The prose poem, like bluegrass music, is one of those “minor” forms that continue to thrive, thanks to a few skilled practitioners and a relatively small but faithful audience. With Traffic, his eighth book of poems, Anderson stakes a strong claim to a place in whatever heaven there may be for prose poets.
Written over almost 30 years, the pieces gathered in this beautifully produced collection are naturally somewhat uneven. “Sincere Poet,” for instance, slips into an odd self-righteousness-who but a poet or Oscar Wilde would attack sincerity? Anyway, Wilde did it better.
But when Anderson is on, he is charming, fascinating and mysterious. I found myself thinking of Russell Edson, Italo Calvino, even Kafka—august company, but Anderson has a similar knack for the weird, slightly off-center, quirkily fabulous story. Consider the opening of “Calamitous Dreams”: “He dreamed the old woman he had jeered at in the street took off all his clothes and wrapped him in a squirrelskin. Then he was set among the other squirrels and guinea pigs who were very well mannered and waited on the old woman….” The book contains many of these small, elegant, unpredictable narratives, not nearly all in this fairy-tale vein; another favorite is simply called “Bartenders.”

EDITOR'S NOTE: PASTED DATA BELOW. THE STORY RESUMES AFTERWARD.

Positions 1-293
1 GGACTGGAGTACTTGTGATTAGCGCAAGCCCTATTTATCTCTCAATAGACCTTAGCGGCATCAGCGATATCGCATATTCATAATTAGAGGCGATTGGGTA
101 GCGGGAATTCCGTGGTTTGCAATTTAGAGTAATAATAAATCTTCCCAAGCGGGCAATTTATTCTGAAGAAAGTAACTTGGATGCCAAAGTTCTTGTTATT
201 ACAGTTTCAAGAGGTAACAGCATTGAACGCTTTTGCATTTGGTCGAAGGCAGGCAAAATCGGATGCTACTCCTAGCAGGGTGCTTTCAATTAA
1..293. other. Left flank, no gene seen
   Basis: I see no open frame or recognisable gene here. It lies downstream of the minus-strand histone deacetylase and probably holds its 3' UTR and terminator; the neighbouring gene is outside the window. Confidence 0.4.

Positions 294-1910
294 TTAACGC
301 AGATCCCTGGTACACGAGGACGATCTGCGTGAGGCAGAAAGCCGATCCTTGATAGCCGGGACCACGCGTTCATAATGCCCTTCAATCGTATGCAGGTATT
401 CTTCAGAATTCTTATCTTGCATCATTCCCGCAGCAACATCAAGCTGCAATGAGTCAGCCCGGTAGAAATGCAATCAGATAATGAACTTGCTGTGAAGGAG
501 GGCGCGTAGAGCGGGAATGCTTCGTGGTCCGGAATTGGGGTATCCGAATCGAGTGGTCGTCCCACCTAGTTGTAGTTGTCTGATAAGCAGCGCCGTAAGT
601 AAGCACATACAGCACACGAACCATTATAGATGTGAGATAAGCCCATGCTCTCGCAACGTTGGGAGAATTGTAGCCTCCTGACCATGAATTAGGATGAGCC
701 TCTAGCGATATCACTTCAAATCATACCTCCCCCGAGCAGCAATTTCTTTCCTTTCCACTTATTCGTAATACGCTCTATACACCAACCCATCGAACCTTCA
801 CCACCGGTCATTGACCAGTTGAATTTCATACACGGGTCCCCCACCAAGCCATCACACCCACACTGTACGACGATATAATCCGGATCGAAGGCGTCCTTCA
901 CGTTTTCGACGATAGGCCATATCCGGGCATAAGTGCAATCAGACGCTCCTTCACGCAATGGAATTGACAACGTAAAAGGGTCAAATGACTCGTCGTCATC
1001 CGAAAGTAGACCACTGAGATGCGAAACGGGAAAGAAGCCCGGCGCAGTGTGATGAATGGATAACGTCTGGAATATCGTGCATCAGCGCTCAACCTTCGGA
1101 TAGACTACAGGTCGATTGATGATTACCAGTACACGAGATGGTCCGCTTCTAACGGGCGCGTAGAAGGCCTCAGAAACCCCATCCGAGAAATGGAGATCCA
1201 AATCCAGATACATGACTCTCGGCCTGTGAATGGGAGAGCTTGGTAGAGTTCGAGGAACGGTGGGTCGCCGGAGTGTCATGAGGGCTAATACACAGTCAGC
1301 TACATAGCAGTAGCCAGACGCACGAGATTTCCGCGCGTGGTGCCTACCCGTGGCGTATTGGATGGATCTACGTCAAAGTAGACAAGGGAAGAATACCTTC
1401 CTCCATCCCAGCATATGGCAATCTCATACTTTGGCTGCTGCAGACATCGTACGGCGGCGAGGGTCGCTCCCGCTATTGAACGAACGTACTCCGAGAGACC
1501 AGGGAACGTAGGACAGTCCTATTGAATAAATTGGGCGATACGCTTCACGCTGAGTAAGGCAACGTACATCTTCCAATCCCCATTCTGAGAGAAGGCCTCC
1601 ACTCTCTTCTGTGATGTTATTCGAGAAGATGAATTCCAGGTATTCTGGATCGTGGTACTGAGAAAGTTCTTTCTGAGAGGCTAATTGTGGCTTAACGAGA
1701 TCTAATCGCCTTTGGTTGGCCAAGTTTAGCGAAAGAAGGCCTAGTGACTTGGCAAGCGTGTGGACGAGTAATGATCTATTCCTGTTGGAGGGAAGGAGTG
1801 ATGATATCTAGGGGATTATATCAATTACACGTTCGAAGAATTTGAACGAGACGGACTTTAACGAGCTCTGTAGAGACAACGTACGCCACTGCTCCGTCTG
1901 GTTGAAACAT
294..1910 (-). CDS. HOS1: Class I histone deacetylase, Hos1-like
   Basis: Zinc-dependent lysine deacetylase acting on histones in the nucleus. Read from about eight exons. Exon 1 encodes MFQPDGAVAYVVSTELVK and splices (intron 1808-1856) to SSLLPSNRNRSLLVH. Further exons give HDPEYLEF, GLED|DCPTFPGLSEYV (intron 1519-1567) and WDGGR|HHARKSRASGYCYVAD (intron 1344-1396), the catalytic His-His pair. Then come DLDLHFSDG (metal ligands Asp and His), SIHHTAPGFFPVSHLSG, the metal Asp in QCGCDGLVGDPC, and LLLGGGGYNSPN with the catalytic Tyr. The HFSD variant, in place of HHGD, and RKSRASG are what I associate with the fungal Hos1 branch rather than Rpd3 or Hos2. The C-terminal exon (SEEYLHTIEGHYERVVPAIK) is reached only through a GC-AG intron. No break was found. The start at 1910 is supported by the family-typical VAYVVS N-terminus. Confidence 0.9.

Expansive enough to give their narratives breathing room, their images weight and substance, these poems are hard to quote effectively in a brief review. I can only say that they entangle the worlds of sleep and waking, mystery and plain fact, rumor and history, in truly original and entrancing ways. “The Mysterious Barricades;” or, “The Enchanments [sic] of Memory” manage to involve Couperin’s piece by that name, the Russian ballet, and bandits who highjack a carriage just to see the great ballerina Taglioni dance-all of this in three pages. This and a half-dozen other poems from this book will haunt me for a long time, and I am grateful for the haunting.
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